“The Canadian ritual for Sunday celebrations which has developed in these circumstances is not an adapted form of Mass, but an authentic celebration of the Word of God, with its own proper features. It is characterized by an enthronement of God’s Word, the full use of the Sunday readings and psalm, a homily that reflects upon the Word, intercessions that arise from having heard it, and a great prayer of praise to God in thanksgiving that comes normally from the Scriptures. This Sunday celebration of the Word is truly liturgy. It celebrates and makes present the saving action of Christ the Head among his people, and gives strength to the work of his Body, the Church. Gathered on that day when the Church throughout the world keeps memory of the Risen Lord, the faithful of a particular community proclaim the Father’s glory, through the Son, in the communion of the Holy Spirit. Moreover, a particular assembly that gathers to celebrate God’s Word always celebrates this liturgy in union with the Church universal. The assembly shows its veneration for the Word of God, the same kind of veneration, the Church teaches, that is due to the Body of the Lord, for in both cases it is Christ himself who is venerated. In the proclamation and hearing of the Word of God Christ becomes truly present to his people, for the Church teaches clearly that Christ is present in his Word, since it is always He himself who speaks when the holy Scriptures are read in the Church. Thus, even without communion, the presence of Christ is realized in both the assembly that celebrates and the Word that is proclaimed.”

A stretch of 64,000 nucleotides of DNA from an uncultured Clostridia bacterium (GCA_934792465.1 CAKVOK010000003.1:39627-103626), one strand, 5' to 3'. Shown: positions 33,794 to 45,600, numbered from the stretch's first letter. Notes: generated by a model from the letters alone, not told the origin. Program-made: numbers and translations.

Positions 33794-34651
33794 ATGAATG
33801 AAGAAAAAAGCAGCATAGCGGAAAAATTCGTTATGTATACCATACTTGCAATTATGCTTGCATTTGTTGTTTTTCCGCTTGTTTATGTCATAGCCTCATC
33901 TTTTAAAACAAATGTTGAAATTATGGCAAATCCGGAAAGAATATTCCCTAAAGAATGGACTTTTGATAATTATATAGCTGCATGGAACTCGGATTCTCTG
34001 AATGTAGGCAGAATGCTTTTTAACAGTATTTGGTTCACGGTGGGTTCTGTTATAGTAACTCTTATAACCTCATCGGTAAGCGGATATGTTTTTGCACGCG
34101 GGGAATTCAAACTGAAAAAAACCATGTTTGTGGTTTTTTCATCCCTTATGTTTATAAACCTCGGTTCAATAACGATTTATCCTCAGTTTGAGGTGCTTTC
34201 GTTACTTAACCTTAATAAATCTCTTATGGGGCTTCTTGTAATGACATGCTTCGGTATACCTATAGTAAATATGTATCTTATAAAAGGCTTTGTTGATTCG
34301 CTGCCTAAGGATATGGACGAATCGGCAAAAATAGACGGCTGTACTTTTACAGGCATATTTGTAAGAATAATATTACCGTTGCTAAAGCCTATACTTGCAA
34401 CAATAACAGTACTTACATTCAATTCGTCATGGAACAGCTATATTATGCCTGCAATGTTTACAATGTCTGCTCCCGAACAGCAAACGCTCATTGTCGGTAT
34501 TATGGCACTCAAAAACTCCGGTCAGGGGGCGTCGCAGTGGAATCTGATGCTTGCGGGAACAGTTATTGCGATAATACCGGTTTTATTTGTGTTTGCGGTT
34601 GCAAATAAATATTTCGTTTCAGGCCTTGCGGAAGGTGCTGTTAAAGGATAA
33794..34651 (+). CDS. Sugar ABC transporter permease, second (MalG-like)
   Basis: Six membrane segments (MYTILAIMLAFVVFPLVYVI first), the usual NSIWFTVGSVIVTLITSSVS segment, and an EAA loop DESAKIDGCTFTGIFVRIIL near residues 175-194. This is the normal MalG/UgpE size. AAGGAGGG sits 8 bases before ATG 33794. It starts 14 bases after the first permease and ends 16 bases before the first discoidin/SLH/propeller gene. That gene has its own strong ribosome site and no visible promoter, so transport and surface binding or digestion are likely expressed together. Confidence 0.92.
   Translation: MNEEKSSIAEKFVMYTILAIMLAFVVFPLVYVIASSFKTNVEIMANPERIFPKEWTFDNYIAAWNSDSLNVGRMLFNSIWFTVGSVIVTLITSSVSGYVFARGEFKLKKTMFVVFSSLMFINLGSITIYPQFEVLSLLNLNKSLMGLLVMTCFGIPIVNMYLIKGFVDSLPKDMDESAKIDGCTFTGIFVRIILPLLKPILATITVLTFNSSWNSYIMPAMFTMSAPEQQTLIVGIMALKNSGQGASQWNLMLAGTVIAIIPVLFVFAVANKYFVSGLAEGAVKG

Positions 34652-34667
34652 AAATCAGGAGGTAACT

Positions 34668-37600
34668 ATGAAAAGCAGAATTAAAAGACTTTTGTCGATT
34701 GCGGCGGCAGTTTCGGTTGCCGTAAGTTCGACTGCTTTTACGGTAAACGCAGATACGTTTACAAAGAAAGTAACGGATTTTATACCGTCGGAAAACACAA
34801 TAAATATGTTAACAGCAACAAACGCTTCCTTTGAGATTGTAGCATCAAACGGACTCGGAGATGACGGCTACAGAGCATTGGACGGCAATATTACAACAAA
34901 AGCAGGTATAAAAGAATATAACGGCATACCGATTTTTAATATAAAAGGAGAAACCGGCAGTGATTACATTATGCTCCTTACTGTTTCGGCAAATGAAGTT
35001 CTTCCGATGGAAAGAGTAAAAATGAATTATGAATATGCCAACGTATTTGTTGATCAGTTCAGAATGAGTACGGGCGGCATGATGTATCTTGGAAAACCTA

Regarding the possibility of weekday celebrations, the bishops are not in favor: 

“Weekdays